Paul Graham, in his latest essay, eloquently writes about the nature of working hard. This got me thinking about the anatomy of hard work, and here are a few thoughts, largely building on his piece.
For starters, natural ability only goes as far. Almost all successful people – no matter what their metric of success is – have put in the hours. While natural ability is a relative constant, by itself, it counts for nothing. Working hard is the execution layer that puts this ability to action, and makes it count for something. What’s even better is that hard work has the ability to trump natural ability, in most scenarios of life.
Working hard requires sacrifices, mostly because of demands on one’s time. Its very nature calls for prioritization, and the imperative to say no to many things. In fact, saying no to most things. This also brings us to hard work’s close cousin, focus. But that’s for another time.
Pop culture attributes working smart as an alternative to working hard. I’m not sure how I feel about it. To be fair, that sounds a bit escapist. If one is working hard, and putting in the hours consistently, there has to be something that draws them back to work, week after week. And if one is honest and self-aware in their pursuit of something, the hacks come naturally. Discovering a smart way to work hard, emerges because of it, not despite it.
This brings us to an important element of working hard: honesty with the work at hand. At times, one mistakenly creates the notion that working hard is an end to itself. I’ve made that mistake a few times, not least because late nights at work feed the ego well. In all fairness, working hard at anything – academia, business, job, self-transformation – is a means to an end.
How we measure progress and the outcome of our hard work depends on the nature of work. For some of us working on empathy, it could be more subtle; for others growing a business, it might be better defined as month-over-month growth in revenues. No matter the task at hand, anchoring our outcomes to some quantitative metric, allows us to remain honest with our hard work. A good example for measuring empathy could be journaling the number of times we interrupted someone while they were talking – both through our voice and through our loss of mindfulness.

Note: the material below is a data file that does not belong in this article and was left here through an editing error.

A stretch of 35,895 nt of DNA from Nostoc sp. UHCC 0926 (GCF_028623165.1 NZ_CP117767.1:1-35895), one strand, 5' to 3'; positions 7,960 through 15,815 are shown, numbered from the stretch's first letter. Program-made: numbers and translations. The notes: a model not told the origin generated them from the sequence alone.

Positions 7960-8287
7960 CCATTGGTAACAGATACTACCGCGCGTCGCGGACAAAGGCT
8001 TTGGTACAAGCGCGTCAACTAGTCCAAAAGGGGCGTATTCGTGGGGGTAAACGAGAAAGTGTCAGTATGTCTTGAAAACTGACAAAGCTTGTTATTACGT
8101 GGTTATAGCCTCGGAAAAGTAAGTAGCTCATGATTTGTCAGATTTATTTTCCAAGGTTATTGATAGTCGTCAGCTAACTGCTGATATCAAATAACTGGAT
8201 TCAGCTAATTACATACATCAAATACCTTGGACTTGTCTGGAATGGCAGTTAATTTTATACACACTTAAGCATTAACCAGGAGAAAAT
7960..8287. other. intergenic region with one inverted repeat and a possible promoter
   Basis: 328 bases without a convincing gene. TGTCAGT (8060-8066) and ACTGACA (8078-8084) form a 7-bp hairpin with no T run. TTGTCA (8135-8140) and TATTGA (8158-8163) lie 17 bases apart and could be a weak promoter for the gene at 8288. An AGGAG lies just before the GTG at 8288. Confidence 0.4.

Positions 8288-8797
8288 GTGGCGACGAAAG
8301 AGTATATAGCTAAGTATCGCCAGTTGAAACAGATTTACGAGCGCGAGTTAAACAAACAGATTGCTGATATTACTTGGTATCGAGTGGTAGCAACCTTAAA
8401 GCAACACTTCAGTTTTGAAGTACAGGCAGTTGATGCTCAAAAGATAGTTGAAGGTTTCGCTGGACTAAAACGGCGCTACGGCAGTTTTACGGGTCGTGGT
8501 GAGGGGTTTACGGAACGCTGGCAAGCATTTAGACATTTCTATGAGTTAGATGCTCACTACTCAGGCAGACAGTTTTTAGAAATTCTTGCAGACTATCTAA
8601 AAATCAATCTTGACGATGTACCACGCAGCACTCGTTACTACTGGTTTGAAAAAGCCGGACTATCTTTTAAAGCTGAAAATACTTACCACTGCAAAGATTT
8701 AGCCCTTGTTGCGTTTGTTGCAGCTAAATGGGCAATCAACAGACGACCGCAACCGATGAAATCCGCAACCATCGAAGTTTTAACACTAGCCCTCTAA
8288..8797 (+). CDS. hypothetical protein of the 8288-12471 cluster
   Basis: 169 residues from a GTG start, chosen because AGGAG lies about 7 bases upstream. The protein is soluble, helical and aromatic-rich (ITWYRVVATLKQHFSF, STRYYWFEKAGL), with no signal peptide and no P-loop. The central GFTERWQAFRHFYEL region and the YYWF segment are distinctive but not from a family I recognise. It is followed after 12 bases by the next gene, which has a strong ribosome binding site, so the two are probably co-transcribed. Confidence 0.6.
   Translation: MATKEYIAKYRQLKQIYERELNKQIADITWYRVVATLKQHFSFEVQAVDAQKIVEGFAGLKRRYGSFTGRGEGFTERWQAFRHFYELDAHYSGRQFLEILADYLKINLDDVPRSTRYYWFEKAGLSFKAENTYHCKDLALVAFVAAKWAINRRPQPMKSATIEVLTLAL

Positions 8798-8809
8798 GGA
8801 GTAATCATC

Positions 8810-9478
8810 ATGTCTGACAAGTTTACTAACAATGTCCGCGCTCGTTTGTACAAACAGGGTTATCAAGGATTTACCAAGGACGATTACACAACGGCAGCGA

There’s something deeper about the nature of hard work that lends an almost pristine fervor to it, and also ties to our honest relationship with it. As Graham says, “There’s a kind of solidity to real work. It’s not all writing the Principia, but it all feels necessary.” Deep within, the right kind of hard work feels right. It feels important, and the subconscious gives you the energy to keep marching forward.
Does hard work always lead to success, even if we are evaluating such work at a healthy cadence, and iterating as needed? Barely. In fact, I’d say, most certainly not. There are times when a lot of our hard work may not immediately satisfy our goals, and to me, that’s a wonderful thing. In committing one’s own self to honest, hard work, one accomplishes something more: a process. A process of disciplined immersion, which eventually leads to grander things.
So, if you are a student who’s worked hard at your university applications and landed with a few rejections, don’t despair. Take pride in the hours you clocked in, evaluate if there’s room for more, make iterations to how you worked, and reapply. Hard work might optically lead you down the garden path in a given month, or even a given year, but give it another chance, and it will only impact your life in one direction.
One final thought: the beauty of honest, hard work lies in the permissions we derive from it – a permission to give ourselves a pat on our back, and a permission to internalize deep within that if we’ve worked hard with honesty, there’s little else that matters.